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Programs in Skillful Means (SKM)
Skillful Means, an integral part of Institute programs, had its origins in Tarthang Tulku’s observations that many Westerners view work as a burden or as a means to an end, rather than as a meaningful expression of knowledge and energy. Tarthang Tulku found ways to teach students to transform these attitudes while working, achieving a virtuous circle of increasing satisfaction and effectiveness. The work itself was an education.
After years of collaboration with his students who were working full-time on art or text preservation projects, Tarthang Tulku expressed his thoughts on work in the book Skillful Means, published in 1978. The book outlines the relationship between work and spiritual values. Classes and workshops in Skillful Means have been held regularly since 1979. These courses focus on facets of the work experience such as concentration, appreciation, integrity, ethics, cooperation, and responsibility—all qualities that members of the Nyingma organizations have worked hard to develop. Skillful Means classes taught at the Institute each year include 'Skillful Means', 'Mastering Successful Work', and 'Achieving All Goals'. All are taught by faculty with many years experience applying these teachings in their own professional lives.
Knowledge in action is the essence of the Skillful Means teaching. Work is used as the ground for observing and learning from each experience. Once this approach is learned, any kind of work can support the Skillful Means process. There are three stages in developing a new attitude toward work: acknowledging the attitudes and habits that rob work of significance and turn it into dull routine; implementing new attitudes that will support much more satisfying experience; and sharing our results with others.
At the Institute, Skillful Means first found practical expression in 1976 in The Bakery, a whole-grain bakery specifically created as an experiment in bringing Skillful Means into the workplace. The principles of Skillful Means went onward to Odiyan, where they continue to shape attitudes toward work and spiritual practice. Tarthang Tulku prepared whole courses of study for his working students that emphasize the relationship between spiritual success and productive work. These teachings form the basis of Mastering Successful Work, published for the benefit of a wider audience in 1994.
Participants in volunteer programs receive applied training in Skillful Means; integrating Buddhist teachings with the practical necessities of running a business has been essential to its successful functioning. Under Tarthang Tulku’s guidance, Dharma Press pioneered the implementation of Skillful Means in the workplace in the 1970s, even before the publication of the book. In the 1980s, when a new organization was established to take on commercial press work, it took the name Skillful Means Press and made Skillful Means a prominent aspect of its work ethic. In 1987, when Dharma Enterprises took over from Skillful Means Press, these practices—the direct application of spiritual principles in the workplace—remained central to its operations. Applying Skillful Means in all of Tarthang Tulku’s organizations, TNMC students and Nyingma volunteers have been able to make solid contributions to the growth of the Nyingma mandala. Teachings presented as part of Skillful Means have proven to have long-range benefits for participants regardless of whether or not they continue to work within the Nyingma organizations.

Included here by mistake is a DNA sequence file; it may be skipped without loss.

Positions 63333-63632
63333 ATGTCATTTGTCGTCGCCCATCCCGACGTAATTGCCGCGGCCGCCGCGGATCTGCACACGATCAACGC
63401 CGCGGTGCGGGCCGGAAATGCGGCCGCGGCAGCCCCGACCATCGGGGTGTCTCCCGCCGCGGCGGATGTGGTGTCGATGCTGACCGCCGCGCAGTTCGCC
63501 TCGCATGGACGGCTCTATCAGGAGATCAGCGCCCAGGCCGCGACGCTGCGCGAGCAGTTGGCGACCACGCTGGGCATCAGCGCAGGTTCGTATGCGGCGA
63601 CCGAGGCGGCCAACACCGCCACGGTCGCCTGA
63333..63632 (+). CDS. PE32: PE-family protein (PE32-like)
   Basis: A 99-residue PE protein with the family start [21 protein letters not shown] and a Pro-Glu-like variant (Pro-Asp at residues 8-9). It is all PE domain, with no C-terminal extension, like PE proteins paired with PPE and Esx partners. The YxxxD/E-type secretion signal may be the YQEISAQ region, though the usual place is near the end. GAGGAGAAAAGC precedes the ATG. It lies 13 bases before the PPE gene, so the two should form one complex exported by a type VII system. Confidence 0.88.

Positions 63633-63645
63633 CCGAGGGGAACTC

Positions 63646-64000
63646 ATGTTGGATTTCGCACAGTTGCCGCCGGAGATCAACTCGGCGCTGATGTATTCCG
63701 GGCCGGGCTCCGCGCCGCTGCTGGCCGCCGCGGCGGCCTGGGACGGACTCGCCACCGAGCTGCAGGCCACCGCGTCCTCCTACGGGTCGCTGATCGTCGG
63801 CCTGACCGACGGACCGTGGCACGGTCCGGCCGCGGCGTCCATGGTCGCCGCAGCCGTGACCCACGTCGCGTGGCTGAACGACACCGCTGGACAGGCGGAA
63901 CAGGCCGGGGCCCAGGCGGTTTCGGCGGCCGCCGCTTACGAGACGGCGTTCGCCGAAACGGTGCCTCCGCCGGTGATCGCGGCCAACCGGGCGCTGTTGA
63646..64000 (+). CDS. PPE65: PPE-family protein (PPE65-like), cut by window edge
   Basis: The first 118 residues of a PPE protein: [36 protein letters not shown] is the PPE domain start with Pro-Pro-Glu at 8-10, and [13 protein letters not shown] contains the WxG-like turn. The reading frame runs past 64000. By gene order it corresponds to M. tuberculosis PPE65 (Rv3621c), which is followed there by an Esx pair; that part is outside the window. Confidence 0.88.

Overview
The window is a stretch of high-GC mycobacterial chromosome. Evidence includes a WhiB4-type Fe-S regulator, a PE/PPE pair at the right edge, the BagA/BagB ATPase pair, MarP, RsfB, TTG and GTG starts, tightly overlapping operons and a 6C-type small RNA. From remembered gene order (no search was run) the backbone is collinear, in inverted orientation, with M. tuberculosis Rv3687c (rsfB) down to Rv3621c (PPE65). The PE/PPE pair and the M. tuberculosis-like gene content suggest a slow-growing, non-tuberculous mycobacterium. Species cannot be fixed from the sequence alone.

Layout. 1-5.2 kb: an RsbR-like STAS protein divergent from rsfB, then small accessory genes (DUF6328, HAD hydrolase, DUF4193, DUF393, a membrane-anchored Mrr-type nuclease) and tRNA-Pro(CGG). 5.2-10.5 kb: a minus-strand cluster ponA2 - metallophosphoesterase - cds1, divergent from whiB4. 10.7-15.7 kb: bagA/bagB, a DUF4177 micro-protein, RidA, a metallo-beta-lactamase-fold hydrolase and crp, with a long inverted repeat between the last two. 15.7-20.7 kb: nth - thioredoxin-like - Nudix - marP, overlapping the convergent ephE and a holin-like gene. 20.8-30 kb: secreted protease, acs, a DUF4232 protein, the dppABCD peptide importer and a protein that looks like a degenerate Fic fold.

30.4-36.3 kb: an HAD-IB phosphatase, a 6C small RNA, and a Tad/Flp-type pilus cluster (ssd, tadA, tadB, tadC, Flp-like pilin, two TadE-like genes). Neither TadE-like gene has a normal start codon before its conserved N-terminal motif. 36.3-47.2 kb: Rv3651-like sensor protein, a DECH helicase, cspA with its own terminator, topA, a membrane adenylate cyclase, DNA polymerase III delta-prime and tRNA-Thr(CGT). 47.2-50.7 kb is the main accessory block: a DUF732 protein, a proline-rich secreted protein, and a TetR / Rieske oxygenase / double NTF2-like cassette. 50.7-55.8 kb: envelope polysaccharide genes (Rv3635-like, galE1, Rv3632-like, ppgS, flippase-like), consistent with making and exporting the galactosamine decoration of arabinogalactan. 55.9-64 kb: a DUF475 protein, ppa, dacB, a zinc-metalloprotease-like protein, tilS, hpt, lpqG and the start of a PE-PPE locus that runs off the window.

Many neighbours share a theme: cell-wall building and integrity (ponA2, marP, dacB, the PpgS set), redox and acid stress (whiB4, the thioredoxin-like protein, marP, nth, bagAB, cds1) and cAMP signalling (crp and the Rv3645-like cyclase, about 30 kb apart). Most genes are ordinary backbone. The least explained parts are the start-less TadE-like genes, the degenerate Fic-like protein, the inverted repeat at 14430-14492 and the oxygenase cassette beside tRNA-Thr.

In 1984 teachings on the spiritual values of work were further integrated into Institute programs through a series of sacred art projects. Beautiful and rewarding in themselves, these projects involved participants directly in work related to Dharma teachings and transmission. Since that time, sacred art, prayer wheel, and text projects at the Institute have been an ongoing demonstration of Skillful Means in action. The success of these projects has instilled confidence in the dynamic potential for learning that comes through the integration of study, practice, and work. Inspired by the quality and value of the results, both for the individuals who participate in the work and for Tibetan text and art preservation, the Institute continues to focus on programs that give people the opportunity to live, study, and work within an active Buddhist community.